Alcohol in the short term can boost our serotonin but in the long term excess can actually lower these levels. Excess alcohol can cause or exacerbate depression, it interferes with the amino acid tryptophan which the body needs to produce the mood enhancing chemical called serotonin. Alcohol is also laden with refined sugar which is how it can cause obesity. Research has indicated that high levels of refined sugar can be a factor in causing depression.

Alcohol in excess amounts can lower our mood. A large number of alcoholics have symptoms of depression. As many as 25% of untreated drug and alcohol abusers eventually commit suicide. The late KGB spy Kim Philby once said that drunkeness was the least painful method of suicide. Excess alcohol doesn't solve our problems, it causes more problems for us to deal with, so in order to ease depression it is vital we control our alcohol intake.


ALCOHOL AND PANIC ATTACKS

Some people with panic attacks resort to alcohol to help them cope. Alcohol in the short term can reduce panic symptoms. As many as 10 - 20% of panic sufferers may have an alcohol problem and research has indicated that more than 30% of alcohol abusers had a panic disorder or social phobia before they began to use alcohol in order to find relief from their psychological health problem.

 
HOW MUCH ALCOHOL IS SAFE?

You don't have to be an alcoholic for alcohol to be a cause of health and social problems in your life. In order to help assess whether you have an alcohol problem, Clinical Psychologist Dr Kevin Gourney in his book, Stress Management, a Guide to Coping, has devised these questions you should ask yourself. You must be honest with yourself when answering them, because its only yourself you will be fooling. Almost 50% of men and 20% of women drink more than the recommended levels. Alcohol can be a very addictive chemical.

1. Do you drink alcohol daily?

2. Has your alcohol tolerance changed, are you drinking more than before to get the same effect?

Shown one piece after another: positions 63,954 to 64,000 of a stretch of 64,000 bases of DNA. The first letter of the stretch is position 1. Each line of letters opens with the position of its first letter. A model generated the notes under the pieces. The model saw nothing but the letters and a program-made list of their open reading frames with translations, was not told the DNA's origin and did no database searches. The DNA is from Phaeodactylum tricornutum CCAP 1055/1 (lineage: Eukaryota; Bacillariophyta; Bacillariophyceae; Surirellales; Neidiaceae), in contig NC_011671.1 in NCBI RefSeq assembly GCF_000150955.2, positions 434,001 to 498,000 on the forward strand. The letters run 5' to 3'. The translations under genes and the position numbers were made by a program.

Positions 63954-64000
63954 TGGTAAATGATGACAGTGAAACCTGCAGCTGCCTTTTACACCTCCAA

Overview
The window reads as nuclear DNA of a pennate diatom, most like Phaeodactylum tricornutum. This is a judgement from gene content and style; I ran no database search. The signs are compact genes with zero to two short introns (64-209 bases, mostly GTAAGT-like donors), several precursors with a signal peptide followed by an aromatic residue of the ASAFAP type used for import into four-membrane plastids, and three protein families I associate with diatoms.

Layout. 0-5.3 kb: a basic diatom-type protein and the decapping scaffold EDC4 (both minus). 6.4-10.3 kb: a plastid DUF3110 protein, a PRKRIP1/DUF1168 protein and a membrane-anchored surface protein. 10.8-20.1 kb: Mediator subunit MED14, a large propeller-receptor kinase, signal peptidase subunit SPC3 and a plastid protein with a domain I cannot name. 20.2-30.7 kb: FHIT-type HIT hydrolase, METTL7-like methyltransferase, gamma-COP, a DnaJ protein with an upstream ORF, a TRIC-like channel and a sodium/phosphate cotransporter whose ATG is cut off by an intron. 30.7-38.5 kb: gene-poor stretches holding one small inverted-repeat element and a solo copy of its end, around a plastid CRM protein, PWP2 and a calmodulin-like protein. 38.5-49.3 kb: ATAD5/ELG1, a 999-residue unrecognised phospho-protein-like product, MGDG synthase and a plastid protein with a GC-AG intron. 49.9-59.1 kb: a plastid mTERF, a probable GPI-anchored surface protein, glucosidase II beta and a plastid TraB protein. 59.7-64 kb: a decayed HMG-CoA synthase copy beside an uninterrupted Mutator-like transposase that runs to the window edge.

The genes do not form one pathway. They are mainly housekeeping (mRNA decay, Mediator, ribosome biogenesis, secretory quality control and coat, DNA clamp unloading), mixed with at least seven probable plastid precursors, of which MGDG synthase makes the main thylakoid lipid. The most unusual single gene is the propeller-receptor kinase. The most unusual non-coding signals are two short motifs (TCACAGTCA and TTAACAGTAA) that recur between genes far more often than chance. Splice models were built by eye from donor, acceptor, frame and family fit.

3. Do you feel guilty because of your drinking?

4. Do you have memory gaps?

5. Do friends comment on the amount you drink?

6. Do you exceed safe drinking limits?

7. Do you sometimes feel shakey after a heavy drinking session?


THE HEALTH EDUCATION AUTHORITY CURRENT GUIDELINES FOR THE LEVEL OF MAXIMUM CONSUMPTION OF ALCOHOL IS:

- 21 units per week for men.
- 14 units per week for women, (But no alcohol if pregnant).


A UNIT OF ALCOHOL REPRESENTS:

- Half a pint of ordinary beer (not strong)
or
- A pub measure of spirit
or
- A normal size glass of wine.


It is important to spread these alcohol units out throughout the week. Some people go on a massive binge and use up the 21 units of alcohol recommended per week, over a day or two, which research has shown to be harmful. If you do feel you have an alcohol problem then you could reduce the impact on stress, anxiety, depression, insomnia by cutting down your intake to current recommended drinking limits.

 
DISEASES RELATED TO EXCESS ALCOHOL CONSUMPTION

Excess alcohol consumption can cause or worsen a great many pschological, physical and social health problems. Alcohol related disease is such a problem that it has been estimated that up to 20% of all beds on Medical Units in the NHS are taken up by people suffering alcohol related medical health problems. Almost 50% of men and 20% of women drink alcohol to deal with stress, 1:20 people in the UK, that's nearly 2 million people have an alcohol problem and 1:4 people cannot get through the day without alcohol so you are not alone. It is nothing to be ashamed of, excess alcohol is a very treatable problem and there are alternative, safer and more effective ways of dealing with stress, anxiety and depression.

 
CAUTION

You should always check with your pharmacist if it is safe to consume alcohol with the medication you are on because the side effects can be lethal. It is never wise to consume alcohol and medication because the alcohol can interfere with the effectiveness of some types of medication.

 
ALCOHOL WITHDRAWL

If you have been using excess alcohol you should not suddenly stop your drinking because if you do it can cause temporary health problems like DTs, exacerbation of your anxiety symptoms and even fits. See your doctor for guidance on withdrawl. By gradually reducing your intake you help to avoid withdrawl symptoms.

 

 
ALCOHOL SOURCES

1. Bloomfield H. (1998) Healing Anxiety with Herbs, Thorsons.

2. Bourne E. (1995) The Anxiety and Phobia Workbook, New Harbinger.

3. Chick J. (1999) Understanding Alcohol and Drinking Problems, Family Doctor Publications.

4. Cooper C.L, Cooper R.D. and Eaker L.H. (1988), Living with Stress, Penguin.

5. Eliot R.S. and Breo D.A. (1989) How to Make Stress Work for You. Bantam.

6. Farrel E. (1997) The Complete Guide to Mental Health, Vermillion.

7. Gournay K (1995) Stress Management: a guide to coping with stress. Assett.

8. James O. The Times 15/5/1999.

9. MacFarlane M (1996) The Panic Attack, Anxiety and Phobia Solutions Handbook, United Research Publishers.

10. Milligan S. and Clare A (1994) Depression and How to Survive it. Arrow.

11. Murray M. (1995) Stress, Anxiety and Insomnia, Prima Publishing.

12. Pert C. (1997) Molecules of Emotion, Simon and Schuster.

13. Taylor S.E. (1995) Health Psychology, 3rd edition, McGraw Hill inc.

14. Woolpert L (1999) Malignant Sadness: The Anatomy of Depression, Faber and Faber.


USEFUL WEB ADDRESSES

www.alcoholconcern.org.uk